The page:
While the term "robot" is less than a hundred years old, the urge to build a working artificial human has been around for as long as anyone can tell. Automatically animated replicas of human beings occurred in all parts of the world throughout history. These automata were powered by weights and pulleys, falling water, or hidden operators, and then later by clockwork springs which only needed to be wound up. For some engineers, the goal was to replicate, and therefore learn, how biological systems worked. For others, the invention of such machines was aimed at making human work easier. But the real value in ancient automata was their ability to impress and entertain people.
In the 600s, Chinese engineer Huang Kun, serving under Sui Yang Ti, described an outdoor mechanical puppet theater in the palace courtyards and gardens with 72 finely dressed figures that drifted on barges floating down a channel. To impress his guests, the emperor’s automata would stop to serve them wine. In Science and Civilization in China, Needham quotes Huang’s manual: “At each bend, where one of the emperor’s guests was seated, he was served with wine in the following way. The ‘Wine Boat’ stopped automatically when it reached the seat of a guest, and the cup-bearer stretched out its arm with the full cup. When the guest had drunk, the figure received it back and held it for the second one to fill again with wine. Then immediately the boat proceeded, only to repeat the same at the next stop. All these were performed by machinery set in the water.”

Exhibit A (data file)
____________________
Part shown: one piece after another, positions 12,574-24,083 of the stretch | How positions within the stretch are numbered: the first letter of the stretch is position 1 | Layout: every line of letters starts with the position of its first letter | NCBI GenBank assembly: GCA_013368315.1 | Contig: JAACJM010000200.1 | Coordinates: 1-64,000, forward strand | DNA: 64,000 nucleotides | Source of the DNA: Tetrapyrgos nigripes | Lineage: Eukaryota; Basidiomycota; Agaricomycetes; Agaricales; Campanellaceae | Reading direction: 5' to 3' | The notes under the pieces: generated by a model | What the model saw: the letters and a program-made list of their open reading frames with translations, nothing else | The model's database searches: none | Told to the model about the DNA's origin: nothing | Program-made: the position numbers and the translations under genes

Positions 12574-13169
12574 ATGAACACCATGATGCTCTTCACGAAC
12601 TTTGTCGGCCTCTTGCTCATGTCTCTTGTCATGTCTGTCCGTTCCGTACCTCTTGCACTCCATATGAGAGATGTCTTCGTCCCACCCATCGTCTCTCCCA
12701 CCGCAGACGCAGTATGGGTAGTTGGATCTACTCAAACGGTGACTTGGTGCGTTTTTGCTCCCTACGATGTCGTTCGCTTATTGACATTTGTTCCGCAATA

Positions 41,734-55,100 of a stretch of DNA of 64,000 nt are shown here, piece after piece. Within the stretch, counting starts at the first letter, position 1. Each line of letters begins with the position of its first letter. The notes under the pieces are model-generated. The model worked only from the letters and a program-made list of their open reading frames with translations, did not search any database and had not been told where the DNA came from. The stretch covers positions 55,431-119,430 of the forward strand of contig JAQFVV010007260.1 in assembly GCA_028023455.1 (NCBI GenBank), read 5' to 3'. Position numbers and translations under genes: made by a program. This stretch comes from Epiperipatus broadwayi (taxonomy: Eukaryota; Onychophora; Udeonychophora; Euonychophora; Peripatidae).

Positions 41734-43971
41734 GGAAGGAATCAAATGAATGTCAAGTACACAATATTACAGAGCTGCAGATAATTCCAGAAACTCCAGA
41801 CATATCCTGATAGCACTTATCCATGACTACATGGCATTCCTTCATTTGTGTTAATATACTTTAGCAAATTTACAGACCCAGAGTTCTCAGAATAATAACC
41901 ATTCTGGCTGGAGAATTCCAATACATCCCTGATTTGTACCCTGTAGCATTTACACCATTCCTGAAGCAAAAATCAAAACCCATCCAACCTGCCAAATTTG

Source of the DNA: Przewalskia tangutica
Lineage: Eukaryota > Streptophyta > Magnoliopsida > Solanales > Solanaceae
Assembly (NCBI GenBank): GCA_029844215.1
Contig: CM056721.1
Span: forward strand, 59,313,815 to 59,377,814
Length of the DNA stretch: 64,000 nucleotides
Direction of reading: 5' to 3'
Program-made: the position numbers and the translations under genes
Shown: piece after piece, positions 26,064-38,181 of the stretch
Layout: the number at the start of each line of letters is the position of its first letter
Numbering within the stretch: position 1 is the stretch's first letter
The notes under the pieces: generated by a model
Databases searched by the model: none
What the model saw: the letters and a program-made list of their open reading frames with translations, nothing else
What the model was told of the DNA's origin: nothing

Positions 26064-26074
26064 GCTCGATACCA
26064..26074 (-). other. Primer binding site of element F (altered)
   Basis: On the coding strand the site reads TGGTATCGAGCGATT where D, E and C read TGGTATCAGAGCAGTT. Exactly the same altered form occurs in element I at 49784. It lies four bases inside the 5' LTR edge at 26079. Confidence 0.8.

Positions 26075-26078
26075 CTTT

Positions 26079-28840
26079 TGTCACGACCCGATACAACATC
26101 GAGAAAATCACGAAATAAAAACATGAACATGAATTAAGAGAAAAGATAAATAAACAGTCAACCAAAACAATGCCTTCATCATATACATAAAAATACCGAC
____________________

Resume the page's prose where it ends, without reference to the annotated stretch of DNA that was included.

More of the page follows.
Mechanical robots have an extensive history, and many of those built hundreds of years ago are still around to amaze us. A fascinating article at Collectors Weekly takes us through the history of automata from around the world with plenty of pictures and videos.